3

I have this file on Linux:

 14:00:01.071 5255  604177
4 14:00:01.074 4608  1415742
 14:00:01.074 18398  1122001
2 14:00:01.074 11723  155575
5 14:00:01.075 4695  885808

Desired Output:

 14:00:01.071 5255  604177
 14:00:01.074 4608  1415742
 14:00:01.074 18398 1122001
 14:00:01.074 11723 155575
 14:00:01.075 4695  885808

Command Used:

gawk '{ print $NF-1, $NF}' filename

But it prints only the last two columns.

  • 9
    Oh, come on. 1) that script does not print the last 2 columns (you're missing parens around NF-1) and 2) assuming you do have a script to print the last column with NF and the 2nd-last column with NF-1, I struggle to believe you couldn't figure out how to build on that pattern to also print the 3rd-last column. – Ed Morton Aug 7 at 15:28
4
$ awk '{ print $(NF-2), $(NF-1), $NF}' file1
14:00:01.071 5255 604177
14:00:01.074 4608 1415742
14:00:01.074 18398 1122001
14:00:01.074 11723 155575
14:00:01.075 4695 885808
7

Assuming

  1. The delimiter is a space
  2. You want all but the first column, which may be blank, but will have a delimiter
  3. There's only one delimiter between columns

then you can use cut -d' ' -f2- to print, from a space-separated values file, the contents from the second column to the last one.

  • I'd suggest adding ...| column -t to have the output properly aligned. – markgraf Aug 9 at 6:43
6

It is quite incorrect, $NF-1 would print the value of the last column subtracted by one. You need to group the command within (..), since NF is a variable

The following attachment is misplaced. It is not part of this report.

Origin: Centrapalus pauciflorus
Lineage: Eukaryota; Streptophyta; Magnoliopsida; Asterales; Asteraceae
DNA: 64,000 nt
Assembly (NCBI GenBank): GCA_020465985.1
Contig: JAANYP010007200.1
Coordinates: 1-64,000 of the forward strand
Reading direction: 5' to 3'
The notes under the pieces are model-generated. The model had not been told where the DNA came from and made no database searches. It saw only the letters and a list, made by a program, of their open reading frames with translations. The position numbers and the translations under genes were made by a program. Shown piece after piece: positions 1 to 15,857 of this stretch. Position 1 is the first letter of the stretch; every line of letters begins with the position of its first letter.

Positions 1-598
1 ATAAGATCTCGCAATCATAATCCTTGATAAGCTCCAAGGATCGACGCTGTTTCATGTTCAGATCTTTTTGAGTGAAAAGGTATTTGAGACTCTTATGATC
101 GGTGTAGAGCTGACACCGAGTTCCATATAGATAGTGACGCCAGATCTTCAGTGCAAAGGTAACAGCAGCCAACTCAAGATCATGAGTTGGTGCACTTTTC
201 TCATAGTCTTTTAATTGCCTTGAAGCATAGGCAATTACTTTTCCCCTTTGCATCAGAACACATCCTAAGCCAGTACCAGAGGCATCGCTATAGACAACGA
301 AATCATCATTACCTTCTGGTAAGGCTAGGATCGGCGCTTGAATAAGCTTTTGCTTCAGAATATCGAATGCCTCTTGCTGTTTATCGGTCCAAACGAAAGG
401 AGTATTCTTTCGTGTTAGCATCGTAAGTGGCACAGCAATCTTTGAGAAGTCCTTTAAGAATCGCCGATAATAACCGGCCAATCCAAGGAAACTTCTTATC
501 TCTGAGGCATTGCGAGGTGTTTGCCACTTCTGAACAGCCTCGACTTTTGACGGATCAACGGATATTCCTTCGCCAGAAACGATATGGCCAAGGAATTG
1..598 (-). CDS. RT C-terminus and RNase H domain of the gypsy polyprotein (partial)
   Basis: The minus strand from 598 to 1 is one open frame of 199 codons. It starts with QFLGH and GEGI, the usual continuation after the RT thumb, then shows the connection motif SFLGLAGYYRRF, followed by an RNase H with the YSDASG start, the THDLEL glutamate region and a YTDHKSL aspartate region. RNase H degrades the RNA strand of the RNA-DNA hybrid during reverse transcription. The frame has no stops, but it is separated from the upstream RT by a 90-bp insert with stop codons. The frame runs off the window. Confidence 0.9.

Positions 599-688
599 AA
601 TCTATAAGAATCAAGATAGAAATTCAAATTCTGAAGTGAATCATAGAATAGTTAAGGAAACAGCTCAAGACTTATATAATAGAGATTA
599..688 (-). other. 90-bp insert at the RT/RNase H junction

gawk 'NF>=3{ print $(NF-2), $(NF-1), $NF}' file

The part NF>=3 is to safely validate you are printing the last 3 fields on lines that is guaranteed to have at least 3 fields.

3

With GNU grep, you can do:

grep -Eo '\S+\s+\S+\s+\S+\s*$'

Which would preserve the spacing in the input. Note that lines that contain fewer than 3 fields are skipped.

POSIXly, the equivalent would be:

S='[^[:space:]]\{1,\}' s='[[:space:]]\{1,\}'
sed -n "s/$S$s$S$s${S}[[:space:]]*$/\\
&/;s/.*\n//p"
2

I tested with below command and it worked fine

 sed "s/^[0-9]\{1,\}//g" filename| sed -r "s/^\s+//g"

output

14:00:01.071 5255  604177
14:00:01.074 4608  1415742
14:00:01.074 18398  1122001
14:00:01.074 11723  155575
14:00:01.075 4695  885808
  • 2
    It should be noted that this command removes digits in the first column as opposed to printing only the last 3 columns. It's thus hard-coded to expect a certain number of columns as input. – Jeff Schaller Aug 7 at 15:26
  • 2
    It's also unnecessarily GNU-specific for -r and \s, using 2 seds and a pipe when 1 could do the same thing, and using double quotes instead of single unnecessarily. – Ed Morton Aug 7 at 21:41
0

awk '{print $(NF-2),$(NF-1),$(NF)}' file.txt

Where NF is the number of fields in your file.

0

Since the question is tagged perl

$ perl -lane 'print "@F[-3..-1]"' ip.txt
14:00:01.071 5255 604177
14:00:01.074 4608 1415742
14:00:01.074 18398 1122001
14:00:01.074 11723 155575
14:00:01.075 4695 885808
  • -l strip newlines from input lines, and add it to end of string when print is used
  • -a autosplit input based on whitespaces, accessible via @F array
  • print "@F[-3..-1]" print the desired fields, the default delimiter when array is specified within double quotes is single space
    • -1 refers to last field, -2 refers to second last field, etc
    • .. is range operator

Use perl -lane 'print "@F[-3..-1]" if $#F > 2' if you do not want lines with less than 3 fields to be displayed. $#F gives the last index of array, i.e. size of array minus 1

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